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Title: The Mightnight Spell
Genre: Young Adult, Paranormal
Publication Date: February 28, 2013
Best friends since kindergarten, Adam and Christy have always been the perpetual outsiders in their small town in Texas. The other kids call Adam gay and Christy a witch.
On both counts the bullies are right.
Their junior year in high school seems destined to be the same old same old until Christy decides to cast a love spell for Adam at the midnight hour. The next day an alluring and mysterious boy enrolls at school and sets hearts aflutter, including Adam’s. Meanwhile, Christy’s mad crush on the handsome football player Ian seems to be going nowhere fast and her witch puberty is making her life miserable.
When a great evil arrives in town that threatens everything they hold dear, the best friends realize that finding a boyfriend is the least of their worries. Soon Adam and Christy will have to battle a force of darkness that has killed in their town before, and will again.
The Midnight Spell Excerpt
I kicked my dirty clothes under my bed and pulled the comforter over my rumpled sheets. Snagging the few stuffed animals I’ve been keeping out of nostalgia, I tossed them into the closet and closed the door. Callie yowled from inside. I cracked the closet door open and she walked out, snapping her tail at me indignantly.
“Sorry, Callie,” I muttered and kicked a few shoes under the bed.
My room is on the third floor of my parents’ Victorian. It’s an awesome room with high windows and a great view of the street below through the branches of the pine and oak trees lining our property. I swept everything on my desk, except for my laptop, into a laundry basket and shoved that in the closet, too.
“Cleaning your room?” My mom leaned against the doorjamb staring at me curiously. She held an ancient broom in one hand and I could smell the magic pouring off of her. Magic smells a lot like chocolate chip cookies, in case you want to know.
“Ian, the man of my eternal dreams, is coming over so I can tutor him.” I hated how high and excited my voice sounded.
“So that’s the reason you’re wearing a dress and cleaning your room?”
I looked down at the simple spring dress my mom had bought me for Easter. It had a kind of vintage look to it, with tiny sprigs of bluebonnets scattered all over a white background. I’d tossed on a blue hoodie that matched and was wearing ballet flats. Self-consciously, I ran my hands lightly over the skirt. “Too much?”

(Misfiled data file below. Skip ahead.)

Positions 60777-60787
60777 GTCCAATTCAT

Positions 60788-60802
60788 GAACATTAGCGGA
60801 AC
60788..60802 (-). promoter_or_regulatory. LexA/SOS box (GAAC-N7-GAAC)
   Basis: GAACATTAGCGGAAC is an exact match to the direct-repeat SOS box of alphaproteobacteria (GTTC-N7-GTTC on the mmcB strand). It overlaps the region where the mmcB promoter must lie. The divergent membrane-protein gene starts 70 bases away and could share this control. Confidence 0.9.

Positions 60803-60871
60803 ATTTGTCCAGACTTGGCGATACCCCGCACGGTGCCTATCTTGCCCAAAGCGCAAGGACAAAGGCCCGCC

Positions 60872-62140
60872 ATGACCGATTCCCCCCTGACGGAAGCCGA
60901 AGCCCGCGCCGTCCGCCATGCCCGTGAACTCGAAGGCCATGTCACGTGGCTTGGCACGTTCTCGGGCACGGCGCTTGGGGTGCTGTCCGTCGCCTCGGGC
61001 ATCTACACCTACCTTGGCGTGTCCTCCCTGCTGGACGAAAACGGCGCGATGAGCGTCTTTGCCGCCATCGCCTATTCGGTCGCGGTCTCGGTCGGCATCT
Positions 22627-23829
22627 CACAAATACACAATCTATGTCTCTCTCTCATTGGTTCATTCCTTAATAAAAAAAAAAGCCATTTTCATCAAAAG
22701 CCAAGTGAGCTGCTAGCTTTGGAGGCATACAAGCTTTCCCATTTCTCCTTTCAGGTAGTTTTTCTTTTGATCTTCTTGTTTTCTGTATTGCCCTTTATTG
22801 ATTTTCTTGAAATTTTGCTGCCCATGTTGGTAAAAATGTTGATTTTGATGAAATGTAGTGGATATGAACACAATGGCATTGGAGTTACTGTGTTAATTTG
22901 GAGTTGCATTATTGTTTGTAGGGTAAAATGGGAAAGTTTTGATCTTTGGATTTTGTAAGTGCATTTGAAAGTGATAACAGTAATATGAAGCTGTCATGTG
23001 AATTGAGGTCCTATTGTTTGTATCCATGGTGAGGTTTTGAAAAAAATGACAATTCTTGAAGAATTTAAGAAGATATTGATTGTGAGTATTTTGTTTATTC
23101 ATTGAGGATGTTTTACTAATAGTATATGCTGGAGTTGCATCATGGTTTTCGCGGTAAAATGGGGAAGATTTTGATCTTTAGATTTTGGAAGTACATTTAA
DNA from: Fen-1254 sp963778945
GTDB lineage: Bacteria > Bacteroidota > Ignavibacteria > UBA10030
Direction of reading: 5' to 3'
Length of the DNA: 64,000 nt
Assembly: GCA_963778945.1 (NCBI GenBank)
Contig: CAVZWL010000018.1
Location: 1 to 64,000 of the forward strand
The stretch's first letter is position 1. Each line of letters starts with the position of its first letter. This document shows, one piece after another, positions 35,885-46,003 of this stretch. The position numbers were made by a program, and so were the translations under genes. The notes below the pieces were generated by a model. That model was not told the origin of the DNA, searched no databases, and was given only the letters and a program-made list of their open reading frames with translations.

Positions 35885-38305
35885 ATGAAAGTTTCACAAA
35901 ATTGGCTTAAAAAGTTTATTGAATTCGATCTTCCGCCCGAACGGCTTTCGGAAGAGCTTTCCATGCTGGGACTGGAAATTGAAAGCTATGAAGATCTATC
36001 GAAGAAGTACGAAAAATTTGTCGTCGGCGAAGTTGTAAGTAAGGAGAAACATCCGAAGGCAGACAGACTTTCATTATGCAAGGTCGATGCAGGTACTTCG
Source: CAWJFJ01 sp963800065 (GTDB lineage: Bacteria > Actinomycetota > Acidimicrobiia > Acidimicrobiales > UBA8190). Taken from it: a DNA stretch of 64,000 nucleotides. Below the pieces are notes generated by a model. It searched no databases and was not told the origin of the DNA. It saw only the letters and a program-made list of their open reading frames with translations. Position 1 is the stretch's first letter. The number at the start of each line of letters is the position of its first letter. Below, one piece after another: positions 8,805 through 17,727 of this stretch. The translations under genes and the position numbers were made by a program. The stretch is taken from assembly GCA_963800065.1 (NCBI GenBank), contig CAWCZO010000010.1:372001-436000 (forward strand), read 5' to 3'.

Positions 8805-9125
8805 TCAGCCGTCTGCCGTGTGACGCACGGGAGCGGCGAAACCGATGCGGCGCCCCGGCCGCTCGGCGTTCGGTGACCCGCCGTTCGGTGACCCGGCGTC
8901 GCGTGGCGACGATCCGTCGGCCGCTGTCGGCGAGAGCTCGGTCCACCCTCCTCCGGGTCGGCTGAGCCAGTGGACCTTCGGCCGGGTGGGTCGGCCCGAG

My mom grinned, shaking her head. “No. You look adorable. But there is no way in this world or any other that you can have a boy in your room.”
My shoulders slumped as I crossed my arms over my breasts. “Mooooooooooooom.”
“No whining. You know the rules.”
“Dad is totally going to embarrass me if we’re downstairs.”
“He will not,” my mother answered.
“You know he will! I’ve never had a boy I like over here before and Dad can’t resist embarrassing me in front of new people.”
“Christy, he’s just being friendly,” my mom said with a sigh.
“Embarrassingly friendly,” I grumbled.
“You and your friend can study in the kitchen. I have to start dinner anyway. We’re having tacos!”
I scrunched my face up. Mom’s idea of tacos bears no resemblance to anything ever created in Mexico. It only qualifies as a taco because the special spinach tortillas she concocts look a little like taco shells.
“Why don’t you come downstairs and help me chop up veggies until your boyfriend gets here?”
“See! That is the type of comment that will totally humiliate me!”
“Touchy, touchy.” My mom grinned and walked away, dragging her broom behind her. Little wisps of light lingered in the air in the wake of the bristles.
Snatching up my messenger bag, I trudged down the stairs behind her. The broom continued to leave magical traces as my mom descended past the second floor where my parents sleep, have their sitting room, and library.
“Time for you to go to sleep,” my mom told the broom and tossed it into the air.
It zoomed over my head, forcing me to duck, covering me in sparkles of light. It tore around a corner and disappeared from sight. I strongly suspect that the broom is out to get me. Seriously, it’s always showing up in my room at weird hours of the night, it likes to appear at random spots in the house like it’s spying on me, and it always likes to cut it a little too close whenever Mom lets it fly around on its own.
“That broom is a brat,” I mumbled.
“A little like someone I know,” Mom teased.
“It hates me.”
“It does not. It’s just playful.”
“Yeah, and Chucky is just a doll.”
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Kody Boye was born and raised in Southeastern Idaho. Since his initial publication in the Yellow Mama Webzine in 2007, he has gone on to sell nearly three-dozen stories to various markets. He is the author of the short story collection Amorous Things, the novella The Diary of Dakota Hammell, the zombie novel Sunrise and the dark fantasy novel Blood. His fiction has been described as ‘Surreal, beautiful and harrowing’ (Fantastic Horror,) while he himself has been heralded as a writer beyond his years(Bitten by Books.) He currently lives and writes in the Austin, Texas area.
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